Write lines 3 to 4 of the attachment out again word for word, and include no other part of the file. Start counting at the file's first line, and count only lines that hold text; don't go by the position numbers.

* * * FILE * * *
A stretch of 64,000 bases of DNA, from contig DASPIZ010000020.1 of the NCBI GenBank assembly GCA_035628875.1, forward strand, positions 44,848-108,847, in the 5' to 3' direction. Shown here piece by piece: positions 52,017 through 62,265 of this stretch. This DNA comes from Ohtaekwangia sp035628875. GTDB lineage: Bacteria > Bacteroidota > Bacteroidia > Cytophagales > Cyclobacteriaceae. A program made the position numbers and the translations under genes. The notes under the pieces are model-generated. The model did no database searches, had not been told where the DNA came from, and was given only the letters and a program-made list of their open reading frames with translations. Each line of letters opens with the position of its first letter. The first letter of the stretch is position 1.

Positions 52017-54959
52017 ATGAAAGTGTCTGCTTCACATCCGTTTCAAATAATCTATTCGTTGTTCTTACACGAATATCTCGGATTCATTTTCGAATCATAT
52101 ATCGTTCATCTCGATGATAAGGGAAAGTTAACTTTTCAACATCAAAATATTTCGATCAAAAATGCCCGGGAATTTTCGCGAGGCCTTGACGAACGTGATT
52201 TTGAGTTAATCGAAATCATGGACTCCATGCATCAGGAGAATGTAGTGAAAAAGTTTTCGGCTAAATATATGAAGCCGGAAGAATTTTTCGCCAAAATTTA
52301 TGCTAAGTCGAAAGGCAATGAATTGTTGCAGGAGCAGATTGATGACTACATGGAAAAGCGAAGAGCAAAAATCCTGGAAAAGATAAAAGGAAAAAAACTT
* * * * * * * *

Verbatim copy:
52017 ATGAAAGTGTCTGCTTCACATCCGTTTCAAATAATCTATTCGTTGTTCTTACACGAATATCTCGGATTCATTTTCGAATCATAT
52101 ATCGTTCATCTCGATGATAAGGGAAAGTTAACTTTTCAACATCAAAATATTTCGATCAAAAATGCCCGGGAATTTTCGCGAGGCCTTGACGAACGTGATT